Just over a week ago, when I barely had time to eat due to my workload, my fellow New Jerseyians were eating to their heart’s content. Though often publicized in a negative light due to the likes of Jersey Shore and Real Housewives of New Jersey, we also have our redeemable contributions to society. One such example is the annual event called Kosherfest. Held in Secaucus in the Meadowlands Exposition Center, Kosherfest is a tradeshow in which companies and individual entrepreneurs introduce their new edible creations, which, as they name of the event indicates, are all kosher. What started in 1989 as a humble gathering of a few food vendors has mushroomed into a massive two-day fair frequented by 10,000 visitors from 29 countries and 40 states. Attendees include manufacturers and distributers looking for new items to order for their stores, as well as curious foodies. For a $75 ticket in advance, and $90 at the door (a substantial part of the cost goes toward the tight security), one can taste an endless amount of free samples. Producers vie to showcase their goods at this event because it is a cheap, easy way to market themselves and gauge public demand.
The popularity and success of Kosherfest reflects the growing trend in America of eating kosher. The kosher food industry has exploded in recent years, generating $40 billion in sales last year, with a staggering 15% annual growth rate. While only 2% of America is Jewish-and of that amount, barely 15% keep kosher- an impressive 10.5 million Americans eat kosher. Many attribute this shift in eating habits to the fact that foods marked kosher indicate better quality. In economics, we refer to this as signaling: the agent (the company) conveys information to the principal (the consumer). Here, the buyer will choose the kosher option over the non-kosher option because it appears to be of better quality.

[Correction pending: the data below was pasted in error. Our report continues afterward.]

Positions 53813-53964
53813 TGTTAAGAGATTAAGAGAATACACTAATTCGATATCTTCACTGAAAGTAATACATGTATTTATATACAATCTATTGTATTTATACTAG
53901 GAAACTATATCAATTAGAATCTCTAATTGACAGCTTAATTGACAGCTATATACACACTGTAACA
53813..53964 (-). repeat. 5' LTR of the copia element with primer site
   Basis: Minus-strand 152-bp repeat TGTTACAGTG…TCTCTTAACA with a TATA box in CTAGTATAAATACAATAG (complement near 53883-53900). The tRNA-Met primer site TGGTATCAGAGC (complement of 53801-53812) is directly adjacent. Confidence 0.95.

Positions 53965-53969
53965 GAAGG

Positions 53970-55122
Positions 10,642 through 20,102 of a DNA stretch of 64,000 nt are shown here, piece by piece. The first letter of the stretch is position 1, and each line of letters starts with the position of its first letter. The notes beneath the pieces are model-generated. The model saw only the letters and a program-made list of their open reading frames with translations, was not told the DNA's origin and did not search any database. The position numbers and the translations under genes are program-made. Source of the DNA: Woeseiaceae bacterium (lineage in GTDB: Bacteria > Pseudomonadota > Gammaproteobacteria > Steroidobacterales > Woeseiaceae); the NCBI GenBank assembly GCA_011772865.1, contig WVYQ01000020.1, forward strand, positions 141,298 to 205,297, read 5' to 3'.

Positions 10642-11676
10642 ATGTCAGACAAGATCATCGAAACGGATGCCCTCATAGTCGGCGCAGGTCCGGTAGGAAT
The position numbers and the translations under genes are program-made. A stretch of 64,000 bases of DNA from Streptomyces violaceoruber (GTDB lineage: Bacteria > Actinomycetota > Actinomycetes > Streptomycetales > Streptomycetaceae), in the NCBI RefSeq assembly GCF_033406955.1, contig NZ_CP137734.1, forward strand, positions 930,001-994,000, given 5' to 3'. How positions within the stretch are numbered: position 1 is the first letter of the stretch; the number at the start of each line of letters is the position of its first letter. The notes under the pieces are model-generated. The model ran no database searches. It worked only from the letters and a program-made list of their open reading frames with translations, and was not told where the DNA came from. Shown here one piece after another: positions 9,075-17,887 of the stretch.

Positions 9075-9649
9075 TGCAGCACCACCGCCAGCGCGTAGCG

While judging quality can be subjective, it is indeed true that kosher foods require far more effort, often painstaking, in the production process. Though the FDA takes measures to ensure that the food we eat is not tainted (manufacturers notoriously use cheaper, often poisonous substitutes in order to cut costs), their standards are much more lax than kosher standards. For example, the FDA allows for an “average of 30 or more insect fragments per 100 grams” in the peanut butter we eat. You read that right-feel free to put down that spoonful you were about to ingest. Fortunately, kosher marked products are virtually guaranteed not to contain these insects because they are not kosher. Thus, the kosher certification label functions as a guarantee of quality assurance to consumers.
The concept of different food trends that indicate better quality is nothing new. For example, we have seen in recent years a rise in demand for organic and non-GMO products. While the legitimacy of their health benefits are subject to speculation, one common theme is that they are more expensive because of the effort that goes into manufacturing. Interestingly, for kosher food, more effort goes into the process of receiving the certification: a company must hire someone from a kosher certification company to monitor the production and ensure that the standards, ingredients, and production all are in adherence with the laws of Kashrut. Of course, they must compensate for this extra cost by charging more. As a result, the price is higher than that of its non-kosher equivalent.